Furthermore, interruptions, distractions, and temptations are likely to occur during the worship service.  The “iphone” does not only contain a Bible app, it is a live medium to the internet and literally one “swipe” away from engaging the evil world–the very Satanic system Christians should be escaping from on the Lord’s day!  On more than one occasion I observed people responding to “text messages” or “surfing the internet” during the worship service.  In fact, on one Lord’s day the person next to me was engaged in a phone call, the entire length of the pastors sermon, including his closing prayer.  Sadly, Parents preoccupy their children with obnoxious, mind-numbing video games, rather than exposing them to the truth of God’s Word spoken from a faithful pastor.  We are called to not let Satan have an opportunity to cause us to sin (Eph. 4:27).  Having a phone allows him easy accessibility to tempt us during the [once-a-week] sacred time of worshipping the Lord.  A paper Bible, on the other hand, allows no such opportunities for distractions, temptations, and windows into darkness, which threaten to adulterate worship.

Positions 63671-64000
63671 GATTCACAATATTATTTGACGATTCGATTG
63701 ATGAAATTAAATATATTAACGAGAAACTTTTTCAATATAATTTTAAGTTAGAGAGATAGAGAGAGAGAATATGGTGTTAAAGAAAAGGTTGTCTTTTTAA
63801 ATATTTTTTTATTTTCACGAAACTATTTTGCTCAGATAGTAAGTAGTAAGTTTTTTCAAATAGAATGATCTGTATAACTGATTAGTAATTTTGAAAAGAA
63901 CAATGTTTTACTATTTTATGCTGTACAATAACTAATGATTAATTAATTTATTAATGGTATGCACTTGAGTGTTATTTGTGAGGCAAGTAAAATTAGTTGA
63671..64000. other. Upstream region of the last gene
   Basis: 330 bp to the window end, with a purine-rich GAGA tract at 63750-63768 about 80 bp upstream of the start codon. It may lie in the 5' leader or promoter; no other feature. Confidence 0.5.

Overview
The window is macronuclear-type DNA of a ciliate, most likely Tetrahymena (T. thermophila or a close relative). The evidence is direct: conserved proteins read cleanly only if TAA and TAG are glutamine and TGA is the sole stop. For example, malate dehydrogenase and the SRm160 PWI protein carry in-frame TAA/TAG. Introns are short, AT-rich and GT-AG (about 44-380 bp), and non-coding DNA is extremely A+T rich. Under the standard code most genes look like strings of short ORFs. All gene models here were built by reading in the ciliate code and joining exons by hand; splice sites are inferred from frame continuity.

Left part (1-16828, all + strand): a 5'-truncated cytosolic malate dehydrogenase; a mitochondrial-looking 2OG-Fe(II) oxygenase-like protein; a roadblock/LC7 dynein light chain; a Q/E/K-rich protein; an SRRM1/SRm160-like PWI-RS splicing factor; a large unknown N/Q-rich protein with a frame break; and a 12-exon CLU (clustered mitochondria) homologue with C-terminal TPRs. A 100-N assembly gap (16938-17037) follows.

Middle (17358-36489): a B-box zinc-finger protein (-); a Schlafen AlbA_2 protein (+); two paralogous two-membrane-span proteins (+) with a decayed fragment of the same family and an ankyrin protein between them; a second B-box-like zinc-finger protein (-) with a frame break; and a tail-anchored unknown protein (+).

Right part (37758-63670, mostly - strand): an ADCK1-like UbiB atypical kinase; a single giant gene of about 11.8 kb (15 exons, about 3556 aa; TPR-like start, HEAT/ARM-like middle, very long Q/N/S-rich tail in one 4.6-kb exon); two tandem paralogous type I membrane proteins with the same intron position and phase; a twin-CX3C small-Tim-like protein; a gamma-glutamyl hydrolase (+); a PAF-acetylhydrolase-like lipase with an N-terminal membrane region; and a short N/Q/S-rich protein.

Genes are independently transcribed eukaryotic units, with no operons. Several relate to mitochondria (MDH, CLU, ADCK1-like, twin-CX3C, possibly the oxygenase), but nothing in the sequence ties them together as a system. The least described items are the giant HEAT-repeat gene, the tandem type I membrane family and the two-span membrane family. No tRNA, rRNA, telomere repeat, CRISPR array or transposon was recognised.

Additionally, Being observed with a physical Bible is one of the few identifiers of today’s Christian.  Many Christians appear indistinguishable from those of the world.  It appears as if we do our best to fit in with the secular culture–very little effort is made to “come out from among them and be separate” (2 Cor. 6:17).  We snicker at the Amish people and declare them to be a peculiar sect, but it is obvious to everyone that they are manifestly different from the rest of the world.  If Jesus Christ is the same yesterday, today, and forever (Heb. 13:8); would it be unreasonable for today’s believers to presume that God requires His children to behave and look differently, than those of the pagan world?  God had done so with the nation of Israel?

However, all of these previous observations, fall far short of the real reason, Christians ought to carry a Bible.  So, at this point I will answer the questions posed in the opening paragraph, by asking these questions: should Christians adopt every technological advancement that enhances personal Bible study?  Are not some personal comforts and conveniences worth giving up for a greater cause?  “What greater cause?” Someone may interject.  Again, I answer by asking the question: “What greater cause can there be then to give a strong Christian testimony and evangelizing the lost?”  The Christian life is never about oneself and his or her personal comforts, but rather for serving others.  Jesus declared: “For even the Son of Man did not come to be served, but to serve, and to give His life a ransom for many.” (Mark 10:45).